6. Hauser R., Hauser M., 2009. Articles on natural medicine, ‘The dangers of heavy metals. Retrieved on 20-11-2017 from http://www.heart-disease-bypass-surgery.com/data/articles/141.htm.
7. Nwabueze A.A., Nwabueze E.O., Okonkwo C.N., 2011. Levels of Petroleum Hydrocarbons and some Heavy Metals in Tissues of Tympanotonus fuscatusperiwinkles from Warri river of Niger Delta
 
 
Area of Nigeria. J Appl Sci Environ Manage. 15(1), 75-78.
8. Iwegbue C.M.A., Nwanjei G.E., Eguavoen I.O., 2004, ‘Distribution of Cadmium, Chromium, Iron, Lead and mercury in water, Fish and aquatic plants from Ewalu River, Nigeria, Advances in Natural and Applied Science Research. 2(1), 72-82.
9. FAO (1983). Compilation of Legal limits for hazardous substances in fish and fishery products, Food and Agriculture Organization, FAO Fish Circ., 464:5-100.
10. Horsfall M. Jr., Spiff A.I., 2013. Principles of environmental pollution, toxicology and waste management. Onyoma research publications, Port Harcourt. pp. 13.
11. Veerasingam S., Venkatachalapathy R., Raja P., Sudhakar S., Rajeswari V., MohamadAsanulla R., Mohan R., Sutharsan P., 2011. Petroleum hydrocarbon concentrations in ten commercial fish species along Tamilnadu coast, Bay of Bengal, India. Environmental Science and Pollution Research 18, 687- 693.
12. Shriadah M.M.A., 2001. Petroleum hydrocarbons concentrations in Arabian Gulf Fish tissues. Bulletin of Environmental Contamination and Toxicology. 67, 560-567.
13. Tolosa I., de Mora S.J., Fowler S.W., Villeneuve J.P., Bartocci J., Cattini C.,2005. Aliphatic and aromatic hydrocarbons in marine biota and coastal sediments from the Gulf and the Gulf of Oman'.  Mar Pollut Bull. 50,1619-1633.
14. Alinnor I.J., Obiji I.A., 2010. Assessment of Trace Metal Composition in Fish Samples from Nworie River. Pakistan Journal of Nutrition. 9(1), 81-85.
15. Verla E.N., Horsfall M. Jnr., Verla A.W., Spiff A.I., 2015. Assessment of some heavy metals in children’s playground in owerri metropolis, Imo State, Nigeria. J Chem Soc Nigeria. 40(1), 44-50.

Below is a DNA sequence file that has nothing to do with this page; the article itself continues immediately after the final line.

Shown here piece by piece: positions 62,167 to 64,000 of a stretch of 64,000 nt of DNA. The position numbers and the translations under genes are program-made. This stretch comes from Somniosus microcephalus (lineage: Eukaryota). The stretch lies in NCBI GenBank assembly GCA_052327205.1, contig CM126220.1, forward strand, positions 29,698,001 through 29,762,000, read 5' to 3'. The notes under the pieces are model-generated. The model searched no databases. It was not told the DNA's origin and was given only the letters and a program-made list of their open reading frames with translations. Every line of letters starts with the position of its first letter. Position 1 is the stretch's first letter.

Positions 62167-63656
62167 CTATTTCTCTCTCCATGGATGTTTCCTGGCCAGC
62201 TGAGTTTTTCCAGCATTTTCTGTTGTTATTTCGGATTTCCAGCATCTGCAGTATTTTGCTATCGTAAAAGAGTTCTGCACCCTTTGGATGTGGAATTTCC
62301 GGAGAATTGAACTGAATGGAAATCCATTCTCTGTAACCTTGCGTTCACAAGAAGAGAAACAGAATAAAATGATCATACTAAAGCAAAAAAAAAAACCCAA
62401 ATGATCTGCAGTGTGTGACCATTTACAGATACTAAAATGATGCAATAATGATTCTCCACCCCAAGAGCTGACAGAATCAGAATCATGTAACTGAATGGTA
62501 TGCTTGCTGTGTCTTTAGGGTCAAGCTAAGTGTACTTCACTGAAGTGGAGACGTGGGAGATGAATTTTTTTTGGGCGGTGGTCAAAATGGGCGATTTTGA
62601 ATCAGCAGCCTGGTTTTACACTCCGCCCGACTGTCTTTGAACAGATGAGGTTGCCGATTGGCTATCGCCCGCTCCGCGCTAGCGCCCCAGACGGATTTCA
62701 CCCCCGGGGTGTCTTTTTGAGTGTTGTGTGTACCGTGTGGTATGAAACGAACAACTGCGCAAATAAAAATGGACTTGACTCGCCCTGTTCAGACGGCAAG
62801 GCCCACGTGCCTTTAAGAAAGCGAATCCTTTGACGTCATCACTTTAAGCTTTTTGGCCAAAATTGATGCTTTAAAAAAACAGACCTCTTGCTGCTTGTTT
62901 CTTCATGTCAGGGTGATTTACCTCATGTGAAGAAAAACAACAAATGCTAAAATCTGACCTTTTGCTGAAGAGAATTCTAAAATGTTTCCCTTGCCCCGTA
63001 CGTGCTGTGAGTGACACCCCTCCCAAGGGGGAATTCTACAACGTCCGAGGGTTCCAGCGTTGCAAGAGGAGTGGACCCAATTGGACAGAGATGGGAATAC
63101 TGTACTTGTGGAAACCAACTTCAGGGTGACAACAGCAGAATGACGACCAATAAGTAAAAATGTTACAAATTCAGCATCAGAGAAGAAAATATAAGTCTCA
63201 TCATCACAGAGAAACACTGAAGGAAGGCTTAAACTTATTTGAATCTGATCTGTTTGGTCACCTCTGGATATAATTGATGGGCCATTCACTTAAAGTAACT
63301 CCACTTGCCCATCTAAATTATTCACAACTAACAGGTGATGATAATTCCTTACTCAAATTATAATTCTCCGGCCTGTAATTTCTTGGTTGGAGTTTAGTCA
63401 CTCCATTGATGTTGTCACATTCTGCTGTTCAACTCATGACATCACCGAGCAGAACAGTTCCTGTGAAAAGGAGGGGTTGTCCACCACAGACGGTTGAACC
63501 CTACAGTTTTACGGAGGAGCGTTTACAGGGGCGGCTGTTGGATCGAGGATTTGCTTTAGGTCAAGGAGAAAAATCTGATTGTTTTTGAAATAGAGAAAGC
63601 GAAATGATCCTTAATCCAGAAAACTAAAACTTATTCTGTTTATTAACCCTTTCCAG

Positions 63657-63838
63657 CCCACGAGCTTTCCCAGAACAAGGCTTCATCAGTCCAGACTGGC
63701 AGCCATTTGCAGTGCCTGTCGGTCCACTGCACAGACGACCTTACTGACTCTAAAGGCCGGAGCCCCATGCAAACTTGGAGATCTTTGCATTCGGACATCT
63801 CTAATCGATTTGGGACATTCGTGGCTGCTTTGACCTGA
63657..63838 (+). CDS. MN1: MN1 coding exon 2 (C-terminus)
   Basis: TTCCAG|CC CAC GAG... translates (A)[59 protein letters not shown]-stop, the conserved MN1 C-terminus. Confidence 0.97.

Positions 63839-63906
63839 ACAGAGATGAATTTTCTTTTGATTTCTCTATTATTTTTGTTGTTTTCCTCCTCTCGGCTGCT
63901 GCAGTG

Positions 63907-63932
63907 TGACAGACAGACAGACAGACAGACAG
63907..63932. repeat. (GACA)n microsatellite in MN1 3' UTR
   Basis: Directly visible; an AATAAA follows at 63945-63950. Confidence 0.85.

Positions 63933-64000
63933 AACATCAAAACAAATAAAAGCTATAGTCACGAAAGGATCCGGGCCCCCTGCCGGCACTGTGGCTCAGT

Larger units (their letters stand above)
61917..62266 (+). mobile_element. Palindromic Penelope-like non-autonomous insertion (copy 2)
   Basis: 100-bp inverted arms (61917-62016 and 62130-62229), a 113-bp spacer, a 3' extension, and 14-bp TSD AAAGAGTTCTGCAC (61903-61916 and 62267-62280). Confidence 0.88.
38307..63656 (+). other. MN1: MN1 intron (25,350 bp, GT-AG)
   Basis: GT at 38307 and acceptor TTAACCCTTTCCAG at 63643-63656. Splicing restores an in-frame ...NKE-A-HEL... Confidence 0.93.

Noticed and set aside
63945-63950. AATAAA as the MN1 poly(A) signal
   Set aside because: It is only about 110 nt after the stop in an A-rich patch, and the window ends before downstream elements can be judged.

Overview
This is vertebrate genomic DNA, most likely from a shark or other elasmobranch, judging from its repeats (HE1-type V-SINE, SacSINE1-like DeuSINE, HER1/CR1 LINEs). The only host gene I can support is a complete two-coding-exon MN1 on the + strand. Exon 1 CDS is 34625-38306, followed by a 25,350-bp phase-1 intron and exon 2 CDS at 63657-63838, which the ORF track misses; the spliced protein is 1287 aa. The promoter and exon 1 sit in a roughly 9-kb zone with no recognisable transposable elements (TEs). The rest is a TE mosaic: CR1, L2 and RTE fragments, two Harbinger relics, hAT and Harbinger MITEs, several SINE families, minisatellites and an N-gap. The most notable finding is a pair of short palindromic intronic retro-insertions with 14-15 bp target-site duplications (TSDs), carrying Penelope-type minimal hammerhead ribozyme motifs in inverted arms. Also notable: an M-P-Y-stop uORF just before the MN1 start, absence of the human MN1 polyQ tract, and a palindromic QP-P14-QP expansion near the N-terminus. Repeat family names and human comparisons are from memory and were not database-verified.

16. USEPA, 2011. Risk-based concentration table.United State Environmental Protection Agency, Washington, DC.
17. Islam S. Md, Md Kawser A., Al-Mamun Md H., 2014. Determination of Heavy Metals in Fish and Vegetables in Bangladesh and Health Implications, Human and Ecological Risk Assessment: An International Journal. 1-35.
22. Asegbeloyin J.N., Onyinonyi A.E., Ujam O.T., Ukwueze N.N.,  Ukoha P.O., 2010. Assessment of Toxic Trace Metals in Selected Fish Species and Parts of Domestic Animals. Pakistan Journal of Nutrition. 9(3), 213-215.
23. Laganà P., Avventuroso E., Romano G., Gioffré Maria E., Patanè P., Parisi S., Moscato U., Delia S., 2017. The Codex Alimentarius and the European Legislation on Food Additives, Chemistry and Hygiene of Food Additives. Chemistry of Foods. 1-11.
24. Codex Alimentarius (1995) General standard for food additives CODEX STAN 192-1995, adopted in 1995, revision 2015. Food and Agriculture Organization of the United Nations, Rome, and World Health Organization, Geneva.
25. Institute of Medicine (IOM)., 2001. Dietary Reference Intakes for Vitamin A, Vitamin K, Arsenic, Boron, Cadmium, Chromium, Copper, Iodine, Iron, Manganese, Molybdenum, Nickel, Silicon, Vanadium, and Zinc. Washington, DC: National Academy Press.
26. ATSDR 2004. Toxicological profile for manganese Agency for toxic substances and disease Registry, US department of Health and human services, public health services, G. A.